Here’s The Weakest Part by Yo La Tengo.
I like songs about home, about where people are from and when they’re from. Like Mos Def’s Habitat.
When I think of home, my remembrance of my beginning
Laundromat helping ma dukes fold the bed linen
Chillin in front my building with my brother and them
Spending nights in Bushwick with my cousins and them
Wise town and Beat Street, federal relief
Slowly melting in the morning grits we used to eat
Sticking to your teeth and teeth is hard to keep
With every flavor Now & Later only a dime apiece
Old timers on the bench playing cards and thangs
Telling tales about they used to be involved in things
Start to drinking, talking loud, cussing up and showing out
On the phone, call the cops, pick’em up, move’em out
And it’s all too common to start wildin
I’m a pirate on an island seeking treasure known as silence
And it’s hard to find
Or Dungeon Family’s White Gutz
Sitting on 400 wides that’s what they love
Incense swingin from the mirror that’s what they love
Six course licked with the glaze that’s what they love
drive with the dealership tag that’s what they love
hairbone strayed on my shoulder that’s what they love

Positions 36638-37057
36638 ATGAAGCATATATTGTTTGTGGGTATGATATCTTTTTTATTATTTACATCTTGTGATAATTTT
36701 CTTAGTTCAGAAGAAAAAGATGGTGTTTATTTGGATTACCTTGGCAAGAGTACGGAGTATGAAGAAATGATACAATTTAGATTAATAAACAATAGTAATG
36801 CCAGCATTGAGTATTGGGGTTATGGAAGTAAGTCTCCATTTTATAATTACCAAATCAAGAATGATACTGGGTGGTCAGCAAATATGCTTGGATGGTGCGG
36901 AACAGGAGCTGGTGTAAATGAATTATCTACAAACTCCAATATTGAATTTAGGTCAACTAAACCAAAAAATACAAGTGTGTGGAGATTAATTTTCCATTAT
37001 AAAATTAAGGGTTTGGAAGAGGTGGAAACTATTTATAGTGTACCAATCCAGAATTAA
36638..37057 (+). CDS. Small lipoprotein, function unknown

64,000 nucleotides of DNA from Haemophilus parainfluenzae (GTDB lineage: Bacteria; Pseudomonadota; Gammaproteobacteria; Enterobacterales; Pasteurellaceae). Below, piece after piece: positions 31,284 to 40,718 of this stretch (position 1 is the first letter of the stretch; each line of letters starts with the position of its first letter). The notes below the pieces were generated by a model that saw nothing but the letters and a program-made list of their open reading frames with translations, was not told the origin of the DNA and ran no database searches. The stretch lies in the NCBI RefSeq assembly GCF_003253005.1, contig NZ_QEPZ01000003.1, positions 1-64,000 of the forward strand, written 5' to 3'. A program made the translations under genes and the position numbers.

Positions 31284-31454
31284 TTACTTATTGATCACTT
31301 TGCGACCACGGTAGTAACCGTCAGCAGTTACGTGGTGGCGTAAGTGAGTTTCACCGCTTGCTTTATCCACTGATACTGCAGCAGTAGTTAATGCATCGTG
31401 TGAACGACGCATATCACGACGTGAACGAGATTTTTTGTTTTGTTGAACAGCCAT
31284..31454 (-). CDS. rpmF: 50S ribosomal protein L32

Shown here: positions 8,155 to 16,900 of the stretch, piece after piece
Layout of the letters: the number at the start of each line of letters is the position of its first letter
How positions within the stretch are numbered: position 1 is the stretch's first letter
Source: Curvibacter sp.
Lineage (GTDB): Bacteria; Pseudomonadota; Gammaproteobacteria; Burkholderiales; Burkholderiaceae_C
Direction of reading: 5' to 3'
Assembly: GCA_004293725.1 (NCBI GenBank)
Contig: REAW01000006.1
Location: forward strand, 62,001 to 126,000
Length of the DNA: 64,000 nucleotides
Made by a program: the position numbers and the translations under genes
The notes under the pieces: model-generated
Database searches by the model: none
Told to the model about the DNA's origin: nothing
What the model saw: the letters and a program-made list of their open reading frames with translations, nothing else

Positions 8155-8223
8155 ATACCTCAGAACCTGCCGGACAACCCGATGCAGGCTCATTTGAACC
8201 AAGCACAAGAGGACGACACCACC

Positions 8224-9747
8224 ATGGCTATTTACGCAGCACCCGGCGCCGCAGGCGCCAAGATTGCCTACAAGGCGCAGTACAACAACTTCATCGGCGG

the smell of new leather in the cold that’s what they love
strawhat V-neck t’s that what they love
moonroof open blowing smoke that’s what they love
Romeo cologne every week that’s what they love
that’s what they love
Or K’naan’s My Old Home
My old home smelled of good birth
Boiled red beans, kernel oil and hand me down poetry
It’s brick white-washed walls widowed by first paint
The tin roof top humming songs of promise while time is
Locked into demonic rhythm with the leaves
The trees had to win
Hugging them, loving them a torturous love
It was over and done
The round cemented pot kept the rain drops cool
Neighbors and dwellers spatter in the pool
Kids playin football with his hand and sock
We had what we got, and it wasn’t a lot
So the subject of today’s Sunday Interactive Playlist is Where I’m From. It’s a song about the place and time that made you. The song doesn’t have to be about where you’re from, or even where the singer is from, just a song about somebody’s home.Two recipes in a row with pecan praline in them? Yes, indeed. I had some leftover, and I thought it would be good with chocolate chips. So I actually made even more, because it’s so completely easy to make. And then I combined it with oats and put it in cookies. Oatmeal chocolate chip cookies are our natural anti-depressant, here at The Ordinary, and it’s been a long, cold winter!
Here’s a link to your interactive playlist. Add what you like! Or make a suggestion in the comments and I’ll add it through the week.